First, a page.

OPINION: Even with another day of cricket washed out in the World Test Championship final, Blackcaps fans should still hold hope of defeating India to lift the inaugural title.
Rain over Southampton has now seen two days of this final abandoned, with the draw now the overwhelmingly favoured result by the bookies.
But believe it or not, this Blackcaps side have already won an eerily similar test match in this World Test Championship cycle and, make no mistake, Kane Williamson will be confident of doing the same again at the Ageas Bowl.
Rewind back to August 2019. The Blackcaps had fallen 1-0 down in a two-test series against Sri Lanka - their first in the newly forged championship - before rain threatened to wipe away the second and final game of the series.
Across the first three days of play in Colombo, just 152.2 overs were bowled, as Sri Lanka's monsoon season laughed in the face of the Blackcaps' chances to level the series.
With two days to play, the Blackcaps seized control of the test, before turning the screws and beating Sri Lanka by an innings late on the final day.
Tom Latham's 154 runs, BJ Watling's 105 not out and a 77-ball 83 from Colin de Grandhomme allowed Williamson to declare before lunch on day five at 431/6, leading Sri Lanka by 187 runs.
The Blackcaps were then able to bowl Sri Lanka out for 122, winning by an innings and 65 runs, and banking 60 valuable test championship points.
Fast forward to June 2021 and the Blackcaps can follow the same template, with the weather forecast in Southampton offering a maximum of 196 remaining overs to be bowled.
India aren't Sri Lanka and the Blackcaps must work hard to win this one.
First of all, the Blackcaps can only bat once, so they'll have to bat big.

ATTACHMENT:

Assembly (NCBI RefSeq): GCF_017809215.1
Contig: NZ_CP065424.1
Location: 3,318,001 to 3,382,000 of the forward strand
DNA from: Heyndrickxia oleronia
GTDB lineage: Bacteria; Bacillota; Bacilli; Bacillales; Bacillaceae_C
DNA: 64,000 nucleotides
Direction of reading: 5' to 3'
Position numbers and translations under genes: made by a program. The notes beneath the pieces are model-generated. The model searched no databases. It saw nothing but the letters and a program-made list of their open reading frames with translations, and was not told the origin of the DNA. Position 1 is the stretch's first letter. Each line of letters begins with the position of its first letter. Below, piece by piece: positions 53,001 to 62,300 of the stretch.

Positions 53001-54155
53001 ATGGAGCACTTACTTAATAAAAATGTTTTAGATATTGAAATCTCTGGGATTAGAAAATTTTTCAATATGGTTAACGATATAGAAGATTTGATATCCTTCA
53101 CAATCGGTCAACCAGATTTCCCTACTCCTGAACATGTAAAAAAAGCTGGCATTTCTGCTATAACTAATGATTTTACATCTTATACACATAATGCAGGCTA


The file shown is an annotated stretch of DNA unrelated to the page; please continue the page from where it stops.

With Williamson, Ross Taylor, Henry Nicholls, Watling and de Grandhomme still to come, New Zealand should be aiming to bat for about 100 of those overs.
That's not even factoring the likes of Kyle Jamieson, Tim Southee and Neil Wagner, all of whom can score more than handy runs. Even if those three don't come off, remember Trent Boult is statistically the best No.11 to have ever played the game.
If they can score at about three runs per over, that would give New Zealand a total of more than 400 and a lead of about 180 runs. If players like Taylor and de Grandhomme can bat with any sort of freedom, then a 180-run lead would be a bare minimum.
The time lost so far and the amount of rain that's fallen should have dampened the pitch out enough to really nullify India's spin twins of Ravichandran Ashwin and Ravindra Jadeja, so if the Blackcaps can blunt the seam trio of Ishant Sharma, Jasprit Bumrah and Mohammed Shami, runs are there to be scored.
Starting with Williamson and Taylor, the Blackcaps have the ability to score a big enough total to make sure that they won't need to bat again.
Next come the finishing touches, which will rest in the hands of the five-pronged seam attack.
In the first innings, India got away to a decent start, with openers Rohit Sharma and Shubman Gill posting 62 runs, before Jamieson, in particular, showed his teammates how they need to bowl.
India wobbled to 88/3, but recovered slightly through a partnership between captain Virat Kohli and Ajinkya Rahane. Once that was broken, India stumbled again from 149/3 to 217 all out - a collapse of 68/7.
If the Blackcaps can bat big enough on Tuesday, day five, then India would only realistically be playing to save the game on day six, rather than win it.
The issue there is that four of India's top six - Sharma, Gill, Kohli and Rishabh Pant - are all naturally attacking players and would have to bat against their instincts to save the test.
And while Cheteshwar Pujara and Rahane are also fine, defensive players, it would be a huge ask in those conditions to save the test and earn a draw.
What's more, they'll be up against Jamieson, who averages a comical 12.71 runs per wicket against India after the first innings and needs just six more wickets to beat Shane Bond's NZ record of 12 tests to reach 50 test scalps.
India can take heart from their series-defining draw against Australia in Sydney in January, when they batted out the entire last day and went on to win the series in Brisbane.
A draw and shared trophy would be a fair result, considering the time lost to rain, but the Blackcaps are by far the team best placed to win this one.
It won't be easy, but the Blackcaps have already proven they can defy odds and expectation to even reach this final.
Here's hoping they can do the same again to lift that awful-looking World Test Championship mace come the end of day six.
Alex Powell is a Newshub online sports producer, pulling the overnight shift during the World Test Championship final, Join us from 9pm Tuesday for live updates